What Hurdles Exist?
From the previous meeting with the client or prospect, what were the identified hurdles that are likely to need attention in the second meeting? The most common hurdles are –
- type of agency appointment
- advertising and marketing funds
- method of sale
- method of lease
- details of comparable properties
- elimination of tenancy and vacancy issues prior to sale
There may be other hurdles for you to consider so be alert to the hidden messages and focus points of the client. For the moment, let’s assume that the client’s situation is relatively standard and the items above are typical for your consideration in the second meeting. You will need to structure at least two positions of logical argument that support your strategies or decisions on the above matters. When required in your meeting with the client you will need to table and explain your logical argument.
You can now channel the focus of your presentation processes and documentation, and to do this there are three essential client criteria to be considered on your part.
These are the 4 important issues for you to get organised in your proposal.
Product Alignment – your property needs to be aligned to the current market and economic conditions. This will include a review of existing lease documentation, tenancy occupation, building presentation, rental structures, and occupancy costs such as outgoings. Any weaknesses in these matters need to be identified and rectified before moving to sale.
Pricing Strategy – it is well known and proven fact that a commercial property placed on the market at a fixed price will not attract as much interest as the same property offered for sale by auction, tender, or expressions of interest. These alternative methods of sale offer more momentum in the sale process to focus both buyers and sellers to an action plan and timely result. As a direct comparison, properties that are offered for sale at a predetermined price generally stay on the market for longer and are harder to negotiate towards sale.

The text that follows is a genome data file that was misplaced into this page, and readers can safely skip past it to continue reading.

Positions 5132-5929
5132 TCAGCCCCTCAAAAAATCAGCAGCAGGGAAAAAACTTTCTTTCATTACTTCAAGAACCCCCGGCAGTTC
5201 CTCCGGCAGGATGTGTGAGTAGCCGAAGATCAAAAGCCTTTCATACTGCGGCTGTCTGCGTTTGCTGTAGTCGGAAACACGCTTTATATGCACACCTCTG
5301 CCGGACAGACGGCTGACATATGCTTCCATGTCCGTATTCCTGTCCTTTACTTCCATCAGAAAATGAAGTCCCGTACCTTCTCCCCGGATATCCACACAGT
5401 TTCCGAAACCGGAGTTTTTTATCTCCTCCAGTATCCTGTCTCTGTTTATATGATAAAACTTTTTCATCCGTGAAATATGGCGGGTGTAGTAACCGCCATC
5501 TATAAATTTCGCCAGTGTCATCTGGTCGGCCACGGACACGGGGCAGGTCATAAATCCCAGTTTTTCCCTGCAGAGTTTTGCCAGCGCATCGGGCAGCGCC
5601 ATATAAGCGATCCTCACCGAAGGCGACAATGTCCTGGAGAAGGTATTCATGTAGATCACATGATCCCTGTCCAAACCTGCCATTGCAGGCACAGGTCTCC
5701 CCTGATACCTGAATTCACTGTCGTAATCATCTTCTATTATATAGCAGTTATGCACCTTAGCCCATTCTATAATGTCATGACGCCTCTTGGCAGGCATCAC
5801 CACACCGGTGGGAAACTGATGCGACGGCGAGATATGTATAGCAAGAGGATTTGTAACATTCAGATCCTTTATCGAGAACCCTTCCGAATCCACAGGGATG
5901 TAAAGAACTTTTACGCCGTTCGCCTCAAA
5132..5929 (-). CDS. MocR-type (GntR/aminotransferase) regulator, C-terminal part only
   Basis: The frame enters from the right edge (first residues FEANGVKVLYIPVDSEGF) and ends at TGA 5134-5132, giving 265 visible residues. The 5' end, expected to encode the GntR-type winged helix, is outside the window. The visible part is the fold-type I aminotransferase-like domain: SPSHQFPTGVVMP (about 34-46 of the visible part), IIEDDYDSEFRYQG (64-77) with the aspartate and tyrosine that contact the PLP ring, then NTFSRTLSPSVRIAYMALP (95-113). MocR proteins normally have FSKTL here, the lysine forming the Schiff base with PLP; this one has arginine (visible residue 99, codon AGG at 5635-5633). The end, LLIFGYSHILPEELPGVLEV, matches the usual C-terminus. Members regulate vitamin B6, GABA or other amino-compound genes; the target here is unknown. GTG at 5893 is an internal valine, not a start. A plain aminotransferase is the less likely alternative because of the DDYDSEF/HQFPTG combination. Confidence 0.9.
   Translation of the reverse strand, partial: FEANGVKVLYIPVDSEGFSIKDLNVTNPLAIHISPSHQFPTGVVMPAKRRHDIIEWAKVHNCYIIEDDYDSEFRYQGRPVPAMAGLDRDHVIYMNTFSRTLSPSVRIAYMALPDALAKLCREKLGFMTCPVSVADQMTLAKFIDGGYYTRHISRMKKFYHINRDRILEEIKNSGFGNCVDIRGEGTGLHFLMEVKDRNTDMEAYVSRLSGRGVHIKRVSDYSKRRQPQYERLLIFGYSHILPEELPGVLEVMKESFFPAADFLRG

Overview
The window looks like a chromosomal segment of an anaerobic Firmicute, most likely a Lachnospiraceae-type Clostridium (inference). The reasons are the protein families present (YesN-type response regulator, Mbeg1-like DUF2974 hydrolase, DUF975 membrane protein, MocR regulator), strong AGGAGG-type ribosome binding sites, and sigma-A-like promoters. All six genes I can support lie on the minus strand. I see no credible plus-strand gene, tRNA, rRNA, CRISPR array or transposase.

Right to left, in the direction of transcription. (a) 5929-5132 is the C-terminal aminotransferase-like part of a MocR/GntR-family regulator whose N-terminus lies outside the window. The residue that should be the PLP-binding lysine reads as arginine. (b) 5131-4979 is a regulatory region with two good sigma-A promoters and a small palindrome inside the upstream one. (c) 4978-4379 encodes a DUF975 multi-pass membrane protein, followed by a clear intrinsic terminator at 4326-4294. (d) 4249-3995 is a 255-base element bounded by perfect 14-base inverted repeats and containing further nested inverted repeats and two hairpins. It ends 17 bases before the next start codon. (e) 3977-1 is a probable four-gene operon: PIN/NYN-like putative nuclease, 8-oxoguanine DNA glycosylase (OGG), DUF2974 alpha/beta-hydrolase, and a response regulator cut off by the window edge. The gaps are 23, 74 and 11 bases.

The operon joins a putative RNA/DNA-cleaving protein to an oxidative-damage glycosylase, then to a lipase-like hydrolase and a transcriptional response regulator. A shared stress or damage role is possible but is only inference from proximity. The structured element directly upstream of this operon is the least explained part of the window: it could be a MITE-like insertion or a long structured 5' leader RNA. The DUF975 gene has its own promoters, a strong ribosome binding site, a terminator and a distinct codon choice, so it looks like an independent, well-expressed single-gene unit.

Marketing Strategy – the marketing of property today is shifting heavily towards Internet based promotion. In most cases, your marketing should incorporate the following initiatives; Signboard, Internet, e-mail database, direct telephone contact, direct mail, local papers, regional papers, contact with the owners of neighbouring properties, contact with businesses in the area. The balance that you apply to these initiatives in your property marketing plan will be driven from the type of property and the market in which it’s located.
Method of Sale – the method of sale has been spoken of earlier, and most particularly the best way to sell commercial real estate is by a timely method of sale that promotes momentum and decision. In almost all cases, this will be sales campaign designed for auction, tender, or expressions of interest. It should be noted that the tender process can provide better prices given that the bidders to the process do not know who is competing for the property and at what price. The auction process is however a public event and provides a lot of emotional pressure on both the seller and the buyer to the property. You make your choice. The method of sale for the subject property is essential your choice to which you will need to structure sound and solid reasons around why the seller should accept that method of sale.
After considering all of the above matters, you will be in a better position to approach the owner of the property for the listing closure meeting and allow you to put the best case forward to list and sell the property with your agency.